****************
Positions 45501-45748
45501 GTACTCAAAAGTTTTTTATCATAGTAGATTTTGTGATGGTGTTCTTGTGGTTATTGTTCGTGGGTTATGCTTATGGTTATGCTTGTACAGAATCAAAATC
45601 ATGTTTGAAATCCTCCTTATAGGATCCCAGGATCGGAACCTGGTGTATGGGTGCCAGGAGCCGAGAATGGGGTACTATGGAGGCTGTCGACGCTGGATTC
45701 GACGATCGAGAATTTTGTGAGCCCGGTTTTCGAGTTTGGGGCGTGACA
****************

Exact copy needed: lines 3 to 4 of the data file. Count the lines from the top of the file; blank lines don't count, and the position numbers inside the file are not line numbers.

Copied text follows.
45601 ATGTTTGAAATCCTCCTTATAGGATCCCAGGATCGGAACCTGGTGTATGGGTGCCAGGAGCCGAGAATGGGGTACTATGGAGGCTGTCGACGCTGGATTC
45701 GACGATCGAGAATTTTGTGAGCCCGGTTTTCGAGTTTGGGGCGTGACA